By Ryan C. Showers
Every time Michelle Pfeiffer stars in a new project, it is fair to say that, collectively, most of Film Twitter and ‘90s nostalgia fans place the hope that this will be the one, the film that finally carries her to an Oscar win. Pfeiffer has been nominated for three Academy Awards: Best Supporting Actress for “Dangerous Liaisons,” and Best Actress for “The Fabulous Baker Boys” and “Love Field.” For one of the greatest movie stars of the past forty years, there is something unfulfilling about Pfeiffer not receiving the ultimate recognition from the Academy. Pfeiffer consistently brings a world of emotional range and cinematic gravitas to every role she takes on. There are several films in which she should have been nominated and was not, like her iconic performance as Catwoman in “Batman Returns,” her dignified turn in “The Age of Innocence,” and her thunderstorm portrayal in “White Oleander,” which I find to be her career-best work.
Unfortunately, since Pfeiffer took a break from acting in the early 2000s, she has struggled to find the roles again that would provide her the opportunity to dominate. Until now.
I recently saw “French Exit” as the closing title at the New York Film Festival. Because the festival was virtual and prior opportunities for people to see the movie early, a now-healthy sample size of Film Twitter and pundits have seen it. The response has been even more sharply divided than one would expect from the structure and style of the film. It has struck a nerve with audiences and there has been even less unification among subgroups of film fans than one would expect from a typical divisive, quirky dramedy that gets churned out annually. Therefore, right off the bat, despite the actual merits of “French Exit” or Pfeiffer’s performance, Sony Pictures Classics has an uphill battle in accordance with its Oscar campaign, which will inevitably be a force of nature.
However, as it concerns my take on “French Exit,” I fell for its charms. Azazel Jacobs’s take on a Woody Allen type of New York comedy with a twist is actually quite funny – there are at least ten moments of wicked humor which actually made me laugh out loud – and provides thorough character work throughout. It is the type of movie I could talk about the characters and the symbolism mounted within the story for hours. However, there is a lightness on the plot level where some will argue that little actually transpires from scene to scene. The lack of heaviness in the plot did not bother me because it accomplishes what it wants to be, which is entirely engrossing. Jacobs’s astute direction submerges the film in a specific atmosphere with an effective emotional reflection.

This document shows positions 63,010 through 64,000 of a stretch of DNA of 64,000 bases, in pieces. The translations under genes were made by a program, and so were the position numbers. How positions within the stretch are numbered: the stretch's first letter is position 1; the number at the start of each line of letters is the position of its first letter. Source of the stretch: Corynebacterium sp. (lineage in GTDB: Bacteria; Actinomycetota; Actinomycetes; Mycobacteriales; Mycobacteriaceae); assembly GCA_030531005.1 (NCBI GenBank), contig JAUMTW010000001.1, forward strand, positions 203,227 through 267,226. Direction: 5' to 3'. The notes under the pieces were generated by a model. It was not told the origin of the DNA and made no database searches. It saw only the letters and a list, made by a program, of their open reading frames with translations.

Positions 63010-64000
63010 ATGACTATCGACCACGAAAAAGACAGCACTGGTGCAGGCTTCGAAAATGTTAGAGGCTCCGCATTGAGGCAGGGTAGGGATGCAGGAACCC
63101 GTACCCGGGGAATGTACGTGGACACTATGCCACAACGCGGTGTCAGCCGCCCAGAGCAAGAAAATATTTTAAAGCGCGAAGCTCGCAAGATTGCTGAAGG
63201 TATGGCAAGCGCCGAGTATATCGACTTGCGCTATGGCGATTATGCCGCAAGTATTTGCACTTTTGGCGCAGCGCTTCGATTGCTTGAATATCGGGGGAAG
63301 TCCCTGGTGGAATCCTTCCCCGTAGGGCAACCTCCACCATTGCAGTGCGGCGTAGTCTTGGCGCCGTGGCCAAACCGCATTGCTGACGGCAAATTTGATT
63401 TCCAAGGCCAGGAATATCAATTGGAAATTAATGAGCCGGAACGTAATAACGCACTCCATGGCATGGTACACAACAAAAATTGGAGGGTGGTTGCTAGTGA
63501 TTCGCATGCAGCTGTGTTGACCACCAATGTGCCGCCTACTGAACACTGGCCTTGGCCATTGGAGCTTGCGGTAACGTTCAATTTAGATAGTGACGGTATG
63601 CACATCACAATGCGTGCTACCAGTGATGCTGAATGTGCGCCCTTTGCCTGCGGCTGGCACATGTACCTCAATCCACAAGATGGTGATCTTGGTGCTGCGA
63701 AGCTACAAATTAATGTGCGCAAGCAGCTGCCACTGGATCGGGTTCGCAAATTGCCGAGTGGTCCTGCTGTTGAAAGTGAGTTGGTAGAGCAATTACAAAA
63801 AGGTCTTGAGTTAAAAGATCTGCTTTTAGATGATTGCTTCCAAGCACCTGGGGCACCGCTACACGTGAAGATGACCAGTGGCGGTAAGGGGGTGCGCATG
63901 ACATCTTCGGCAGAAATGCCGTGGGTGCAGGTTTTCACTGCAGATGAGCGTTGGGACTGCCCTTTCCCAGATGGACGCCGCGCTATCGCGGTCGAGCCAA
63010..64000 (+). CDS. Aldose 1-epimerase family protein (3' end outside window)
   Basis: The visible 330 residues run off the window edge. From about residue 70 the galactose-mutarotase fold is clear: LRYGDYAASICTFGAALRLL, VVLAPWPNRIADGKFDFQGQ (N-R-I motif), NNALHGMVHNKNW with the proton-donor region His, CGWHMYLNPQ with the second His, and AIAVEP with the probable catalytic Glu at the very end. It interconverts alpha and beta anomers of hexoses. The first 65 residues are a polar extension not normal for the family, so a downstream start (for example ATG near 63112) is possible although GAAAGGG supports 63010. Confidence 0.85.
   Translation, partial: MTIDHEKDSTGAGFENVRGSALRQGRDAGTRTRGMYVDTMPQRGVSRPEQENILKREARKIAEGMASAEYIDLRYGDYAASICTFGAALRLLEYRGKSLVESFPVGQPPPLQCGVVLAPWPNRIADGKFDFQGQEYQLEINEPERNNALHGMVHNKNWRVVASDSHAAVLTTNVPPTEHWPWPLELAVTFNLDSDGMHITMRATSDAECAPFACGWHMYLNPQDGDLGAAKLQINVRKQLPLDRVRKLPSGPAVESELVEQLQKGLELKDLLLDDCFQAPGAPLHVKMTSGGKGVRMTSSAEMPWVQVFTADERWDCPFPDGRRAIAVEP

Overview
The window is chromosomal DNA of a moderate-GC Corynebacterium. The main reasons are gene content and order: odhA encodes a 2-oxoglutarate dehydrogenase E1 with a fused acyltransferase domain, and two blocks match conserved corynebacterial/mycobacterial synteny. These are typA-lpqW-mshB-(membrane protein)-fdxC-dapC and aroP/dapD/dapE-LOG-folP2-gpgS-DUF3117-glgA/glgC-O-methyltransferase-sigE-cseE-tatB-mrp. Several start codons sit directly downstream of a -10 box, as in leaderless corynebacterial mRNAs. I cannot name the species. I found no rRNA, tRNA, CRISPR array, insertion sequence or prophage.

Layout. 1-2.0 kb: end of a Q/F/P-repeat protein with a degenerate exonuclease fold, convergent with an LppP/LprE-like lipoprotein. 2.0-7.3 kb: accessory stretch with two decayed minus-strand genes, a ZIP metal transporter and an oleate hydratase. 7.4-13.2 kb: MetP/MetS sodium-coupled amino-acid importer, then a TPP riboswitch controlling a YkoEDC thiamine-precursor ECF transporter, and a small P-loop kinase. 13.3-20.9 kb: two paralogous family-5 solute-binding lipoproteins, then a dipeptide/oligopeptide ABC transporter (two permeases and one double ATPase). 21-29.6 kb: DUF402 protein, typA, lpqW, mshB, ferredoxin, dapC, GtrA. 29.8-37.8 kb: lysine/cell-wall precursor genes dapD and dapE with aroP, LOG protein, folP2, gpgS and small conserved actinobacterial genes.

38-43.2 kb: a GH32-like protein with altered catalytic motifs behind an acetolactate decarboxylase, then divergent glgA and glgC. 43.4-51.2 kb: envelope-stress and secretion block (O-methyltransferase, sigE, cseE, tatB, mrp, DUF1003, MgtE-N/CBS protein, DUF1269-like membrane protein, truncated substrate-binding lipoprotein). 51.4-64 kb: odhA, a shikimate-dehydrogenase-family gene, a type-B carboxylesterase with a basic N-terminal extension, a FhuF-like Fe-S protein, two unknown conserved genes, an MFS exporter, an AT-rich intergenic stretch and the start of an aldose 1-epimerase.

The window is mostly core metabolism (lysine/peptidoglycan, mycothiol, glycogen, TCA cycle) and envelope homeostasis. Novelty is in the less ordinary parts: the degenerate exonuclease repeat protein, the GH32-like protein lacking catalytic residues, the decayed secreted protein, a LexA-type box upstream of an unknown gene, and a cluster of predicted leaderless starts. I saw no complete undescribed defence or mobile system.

“French Exit” itself is a peculiar movie and therefore the mixed response is most probably justified. However, Pfeiffer’s work as the film’s protagonist is truly something great. She plays Frances Prince, who for better or worse comparison, is a compilation of Jasmine French from “Blue Jasmine” and Moira Rose from “Schitt’s Creek” yet with a darker twist than either character has. This characteristic of gloom is what makes Frances Prince an entirely fresh portrait in the cinematic scene and it is the ingredient that gives Pfeiffer the legs to manufacture one of the best performances of the year. Pfeiffer wraps Frances in the mystery, comedy, and sorrow. All the while she leans into the arrogance and entitlement that allows us to be captured by Frances, while also caught up in layers of discomfort.